Gone is the predawn chorus. No longer do birds defend territories by singing. Most of the neotropical breeders have moved south and migration has started. There’s a quiet stillness in the air. So what’s there to find when birding these days? Plenty! John and I bring you pictures of mid August birding, completed before the sun’s oppressive heat forced us inside. The Swainson’s Hawk parents are still hanging around on Dyess AFB (see how a summer of tending young wear the feathers away), Mississippi Kite young are still demanding food from parents, and shorebirds are showing up at the edges of our lakes and ponds. Lake Kirby produced Greater Yellowlegs, Semipalmated Plover, Willet, Semipalmated Sandpiper, Stilt Sandpiper, Wilson’s Phalarope, in basic (winter) plumage, and Common Moorhen this past week. There were a few Black Terns and Forster’s Terns also. And the Red-winged Blackbirds and Brown-headed Cowbirds (since they’ve finished defending territories) are gathering in large flocks.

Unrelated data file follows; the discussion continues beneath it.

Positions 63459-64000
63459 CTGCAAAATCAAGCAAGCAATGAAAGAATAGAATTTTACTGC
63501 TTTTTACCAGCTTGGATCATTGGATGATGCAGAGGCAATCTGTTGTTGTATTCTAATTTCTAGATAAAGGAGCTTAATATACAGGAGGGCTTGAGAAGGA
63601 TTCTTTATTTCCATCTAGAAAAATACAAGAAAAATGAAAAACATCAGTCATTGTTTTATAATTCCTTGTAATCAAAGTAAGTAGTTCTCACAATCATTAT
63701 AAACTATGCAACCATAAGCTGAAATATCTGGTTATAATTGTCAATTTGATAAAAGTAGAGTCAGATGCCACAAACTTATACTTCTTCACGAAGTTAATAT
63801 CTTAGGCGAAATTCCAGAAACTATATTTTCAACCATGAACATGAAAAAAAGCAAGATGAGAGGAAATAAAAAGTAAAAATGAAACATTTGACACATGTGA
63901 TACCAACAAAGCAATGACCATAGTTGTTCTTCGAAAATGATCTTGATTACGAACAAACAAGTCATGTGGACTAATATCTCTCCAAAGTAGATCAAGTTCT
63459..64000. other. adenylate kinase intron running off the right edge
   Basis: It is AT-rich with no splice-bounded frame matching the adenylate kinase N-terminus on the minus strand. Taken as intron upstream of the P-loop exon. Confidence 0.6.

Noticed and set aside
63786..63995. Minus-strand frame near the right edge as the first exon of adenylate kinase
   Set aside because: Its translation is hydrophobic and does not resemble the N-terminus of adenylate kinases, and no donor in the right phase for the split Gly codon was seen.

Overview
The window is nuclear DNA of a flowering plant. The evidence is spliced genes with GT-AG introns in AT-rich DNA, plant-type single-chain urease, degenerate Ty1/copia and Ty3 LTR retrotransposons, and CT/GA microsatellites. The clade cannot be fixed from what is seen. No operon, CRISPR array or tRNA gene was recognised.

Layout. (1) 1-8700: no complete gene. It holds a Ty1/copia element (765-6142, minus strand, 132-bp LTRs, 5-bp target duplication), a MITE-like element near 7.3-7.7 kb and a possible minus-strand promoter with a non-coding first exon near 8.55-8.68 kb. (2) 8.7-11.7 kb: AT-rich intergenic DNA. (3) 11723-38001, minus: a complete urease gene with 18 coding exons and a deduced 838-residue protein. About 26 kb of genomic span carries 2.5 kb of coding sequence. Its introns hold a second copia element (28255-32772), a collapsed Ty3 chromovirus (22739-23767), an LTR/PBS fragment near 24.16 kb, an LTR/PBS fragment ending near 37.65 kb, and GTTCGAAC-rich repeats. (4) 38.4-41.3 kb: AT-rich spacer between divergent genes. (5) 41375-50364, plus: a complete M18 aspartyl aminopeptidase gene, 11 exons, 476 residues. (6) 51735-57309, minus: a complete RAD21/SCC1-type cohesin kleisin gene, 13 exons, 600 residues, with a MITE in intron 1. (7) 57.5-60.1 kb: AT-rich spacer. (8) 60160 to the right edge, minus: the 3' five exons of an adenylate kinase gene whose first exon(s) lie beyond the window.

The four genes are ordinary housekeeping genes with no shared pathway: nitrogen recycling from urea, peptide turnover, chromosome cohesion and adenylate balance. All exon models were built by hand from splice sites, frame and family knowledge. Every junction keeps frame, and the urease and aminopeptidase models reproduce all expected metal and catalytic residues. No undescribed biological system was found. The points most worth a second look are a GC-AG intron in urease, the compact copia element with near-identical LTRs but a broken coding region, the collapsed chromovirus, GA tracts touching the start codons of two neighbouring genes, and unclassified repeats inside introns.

Enjoy the end of August and keep birding! You’ll never know what will fly by.